# Approximation Algorithms

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```					Approximation Algorithms

Lecture for CS 302
What is a NP problem?

   Given an instance of the problem, V, and a
‘certificate’, C, we can verify V is in the
language in polynomial time

   All problems in P are NP problems
–   Why?
VERTEX-COVER

   Given a graph, G, return the smallest set of
vertices such that all edges have an end
point in the set
HAMILTONIAN PATH

   Given a graph, G, find a path that visits every
vertex exactly once
   Alt version: Find the path with the minimum
weight
What is NP-Complete?

   A problem is NP-Complete if:
–   It is in NP
–   Every other NP problem has a polynomial time
reduction to this problem
   NP-Complete problems:
–   3-SAT
–   VERTEX-COVER
–   CLIQUE
–   HAMILTONIAN-PATH (HAMPATH)
Applications
Applications

   SAT is used to verify circuit design
   NEED MORE EXAMPLES. WANT
PICTURES
Dilemma

   NP problems need solutions in real-life
   We only know exponential algorithms
   What do we do?
Accuracy

   NP problems are often optimization problems
   It’s hard to find the EXACT answer
   Maybe we just want to know our answer is
Approximation Algorithms

   Can be created for optimization problems
   The exact answer for an instance is OPT
   The approximate answer will never be far
from OPT

   We CANNOT approximate decision problems
k-approximation

   S is the approx. answer, OPT is optimal
   Maximization
–   k*OPT ≤ S ≤ OPT
   Minimization
–   OPT ≤ S ≤ k*OPT
Approximate Vertex-Cover

   Let S be the cover
   Pick an edge (u,v) in the graph
   Add it’s end-points u and v to S
   Remove any edge that neighbors u or v
   Repeat until there are no edges left
Approximate Vertex-Cover

   OPT must cover every edge so either u or v
must be in the cover => OPT > ½|S|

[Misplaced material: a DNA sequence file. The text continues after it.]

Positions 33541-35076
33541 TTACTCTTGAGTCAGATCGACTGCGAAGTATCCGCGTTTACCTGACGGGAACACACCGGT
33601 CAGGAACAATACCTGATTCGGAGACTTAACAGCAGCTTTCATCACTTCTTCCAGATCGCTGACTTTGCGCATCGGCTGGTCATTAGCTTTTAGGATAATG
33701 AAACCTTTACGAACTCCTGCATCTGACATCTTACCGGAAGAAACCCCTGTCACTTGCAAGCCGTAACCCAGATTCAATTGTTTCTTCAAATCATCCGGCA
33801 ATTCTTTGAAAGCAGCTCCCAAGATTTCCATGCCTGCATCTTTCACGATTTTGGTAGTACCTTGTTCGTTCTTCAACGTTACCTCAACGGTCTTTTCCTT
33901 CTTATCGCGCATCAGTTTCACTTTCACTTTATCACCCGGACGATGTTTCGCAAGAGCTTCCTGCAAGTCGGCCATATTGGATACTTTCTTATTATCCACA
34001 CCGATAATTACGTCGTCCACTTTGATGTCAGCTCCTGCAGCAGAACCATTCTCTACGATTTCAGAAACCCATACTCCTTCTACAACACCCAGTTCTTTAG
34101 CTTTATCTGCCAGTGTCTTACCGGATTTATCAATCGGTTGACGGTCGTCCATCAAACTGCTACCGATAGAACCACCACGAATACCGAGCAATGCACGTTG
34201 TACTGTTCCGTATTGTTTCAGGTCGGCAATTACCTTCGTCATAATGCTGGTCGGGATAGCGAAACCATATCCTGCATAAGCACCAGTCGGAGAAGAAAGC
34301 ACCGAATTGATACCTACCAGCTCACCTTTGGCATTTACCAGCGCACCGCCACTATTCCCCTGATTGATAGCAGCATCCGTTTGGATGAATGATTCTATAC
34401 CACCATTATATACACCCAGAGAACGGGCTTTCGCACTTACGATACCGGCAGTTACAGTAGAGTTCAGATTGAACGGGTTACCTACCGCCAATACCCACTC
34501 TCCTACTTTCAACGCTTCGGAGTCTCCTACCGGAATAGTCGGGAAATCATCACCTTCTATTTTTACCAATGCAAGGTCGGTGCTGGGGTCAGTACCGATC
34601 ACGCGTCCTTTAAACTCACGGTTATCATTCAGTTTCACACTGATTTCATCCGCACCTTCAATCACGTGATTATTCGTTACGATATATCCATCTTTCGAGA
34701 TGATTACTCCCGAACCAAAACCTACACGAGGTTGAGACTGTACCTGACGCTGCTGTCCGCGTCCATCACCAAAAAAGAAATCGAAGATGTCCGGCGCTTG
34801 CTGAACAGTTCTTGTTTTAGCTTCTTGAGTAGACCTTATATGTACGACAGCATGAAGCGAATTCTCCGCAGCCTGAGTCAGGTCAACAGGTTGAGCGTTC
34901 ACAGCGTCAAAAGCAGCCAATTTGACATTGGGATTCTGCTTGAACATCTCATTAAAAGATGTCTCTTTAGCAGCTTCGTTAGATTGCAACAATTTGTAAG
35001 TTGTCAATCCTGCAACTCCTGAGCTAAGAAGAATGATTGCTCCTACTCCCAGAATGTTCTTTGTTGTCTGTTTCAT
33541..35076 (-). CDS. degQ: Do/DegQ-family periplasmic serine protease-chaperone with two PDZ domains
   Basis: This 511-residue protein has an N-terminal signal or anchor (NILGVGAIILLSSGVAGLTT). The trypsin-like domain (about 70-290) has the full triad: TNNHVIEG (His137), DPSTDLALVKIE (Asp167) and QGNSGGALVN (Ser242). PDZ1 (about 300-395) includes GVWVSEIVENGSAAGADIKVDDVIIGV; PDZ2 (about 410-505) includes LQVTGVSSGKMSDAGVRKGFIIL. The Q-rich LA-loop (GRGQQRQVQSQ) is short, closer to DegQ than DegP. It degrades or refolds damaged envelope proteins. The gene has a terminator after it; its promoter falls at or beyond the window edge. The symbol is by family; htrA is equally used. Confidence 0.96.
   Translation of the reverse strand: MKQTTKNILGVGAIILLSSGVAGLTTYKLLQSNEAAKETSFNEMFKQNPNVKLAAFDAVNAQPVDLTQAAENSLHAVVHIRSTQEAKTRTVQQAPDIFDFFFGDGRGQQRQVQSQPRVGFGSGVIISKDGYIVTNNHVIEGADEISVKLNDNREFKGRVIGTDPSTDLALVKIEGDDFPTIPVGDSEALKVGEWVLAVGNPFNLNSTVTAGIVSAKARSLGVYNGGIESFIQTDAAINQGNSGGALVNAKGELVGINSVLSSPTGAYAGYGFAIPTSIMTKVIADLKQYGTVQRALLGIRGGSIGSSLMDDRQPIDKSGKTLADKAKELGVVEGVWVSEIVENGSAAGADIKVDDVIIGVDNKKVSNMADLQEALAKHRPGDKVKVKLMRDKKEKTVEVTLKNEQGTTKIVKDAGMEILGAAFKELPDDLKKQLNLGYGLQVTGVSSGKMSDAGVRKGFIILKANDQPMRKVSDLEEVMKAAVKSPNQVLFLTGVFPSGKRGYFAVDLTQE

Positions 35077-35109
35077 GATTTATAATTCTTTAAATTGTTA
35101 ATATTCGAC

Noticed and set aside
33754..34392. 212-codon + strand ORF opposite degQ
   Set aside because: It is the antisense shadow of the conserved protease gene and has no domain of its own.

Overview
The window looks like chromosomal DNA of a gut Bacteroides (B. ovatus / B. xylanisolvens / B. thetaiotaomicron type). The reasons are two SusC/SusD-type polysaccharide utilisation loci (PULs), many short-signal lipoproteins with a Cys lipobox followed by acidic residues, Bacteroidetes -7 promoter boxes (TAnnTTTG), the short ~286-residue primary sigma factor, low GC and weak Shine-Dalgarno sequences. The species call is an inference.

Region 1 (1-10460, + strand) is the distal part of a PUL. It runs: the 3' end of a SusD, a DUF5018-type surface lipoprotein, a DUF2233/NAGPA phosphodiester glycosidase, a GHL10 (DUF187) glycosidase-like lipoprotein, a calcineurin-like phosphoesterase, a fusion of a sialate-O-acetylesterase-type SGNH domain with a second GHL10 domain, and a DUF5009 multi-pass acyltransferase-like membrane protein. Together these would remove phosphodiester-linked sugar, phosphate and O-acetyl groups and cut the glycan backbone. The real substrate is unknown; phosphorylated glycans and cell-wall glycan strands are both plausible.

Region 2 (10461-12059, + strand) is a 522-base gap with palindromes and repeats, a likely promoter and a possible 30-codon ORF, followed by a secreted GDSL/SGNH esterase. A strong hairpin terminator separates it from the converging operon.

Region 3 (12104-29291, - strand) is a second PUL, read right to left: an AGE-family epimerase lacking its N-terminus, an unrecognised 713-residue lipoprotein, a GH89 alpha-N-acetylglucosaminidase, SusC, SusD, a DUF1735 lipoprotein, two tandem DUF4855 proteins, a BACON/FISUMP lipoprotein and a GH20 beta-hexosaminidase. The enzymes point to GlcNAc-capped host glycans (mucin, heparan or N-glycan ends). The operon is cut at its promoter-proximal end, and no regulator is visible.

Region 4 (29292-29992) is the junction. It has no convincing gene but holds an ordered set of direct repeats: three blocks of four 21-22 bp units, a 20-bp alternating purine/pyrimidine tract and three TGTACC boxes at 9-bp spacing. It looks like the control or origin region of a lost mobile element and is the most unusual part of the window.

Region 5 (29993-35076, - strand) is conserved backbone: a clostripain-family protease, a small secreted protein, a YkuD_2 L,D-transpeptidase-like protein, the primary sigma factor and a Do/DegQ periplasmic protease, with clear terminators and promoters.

   => 2*OPT ≥ |S|
   We have a 2-approximation
Traveling Salesperson Problem

   Given a graph, find a minimum weight
hamiltonian path

   There is a 2-approximation based on
MINIMUM SPANNING TREES
Minimum Spanning Tree

   Given a graph, G, a Spanning Tree of G is a
subgraph with no cycles that connects every
vertex together
   A MST is a Spanning Tree with minimal
weight
Finding a MST

   Finding a MST can be done in polynomial
time using PRIM’S ALGORITHM or
KRUSKAL’S ALGORITHM
   Both are greedy algorithms
   Details can be found on Wikipedia
MST vs HAMPATH

   Any HAMPATH becomes a Spanning Tree
by removing an edge
   cost(MST) ≤ cost(min-HAMPATH)
Approximate TSP

   Given a complete graph G
   Compute G’s MST, M
   The tour is the pre-order traversal of M

   This is a 2-approximation
Approximating 3-SAT

   f is a Boolean formula in 3-CNF form if:

f  ( x1  x2  x3 )(x2  x4  x5 )...

   What’s the optimization version of 3-SAT?
   Satisfy as many clauses as you can
Approximating 3-SAT

   Algorithm:
–   For each variable xi assign True with probability
½, False with probability ½
–   This satisfies 7/8ths of the clauses in expectation
Approximating 3-SAT

x1  x2  x3   x1 x2 x3     The only way we don’t
satisfy the clause is if we
T         T   T   T         select the last
T         T   T   F       assignment. This
happens only 1/8th of the
T         T   F   T              time.

T         T   F   F
T         F   T   T
T         F   T   F
T         F   F   T
F         F   F   F

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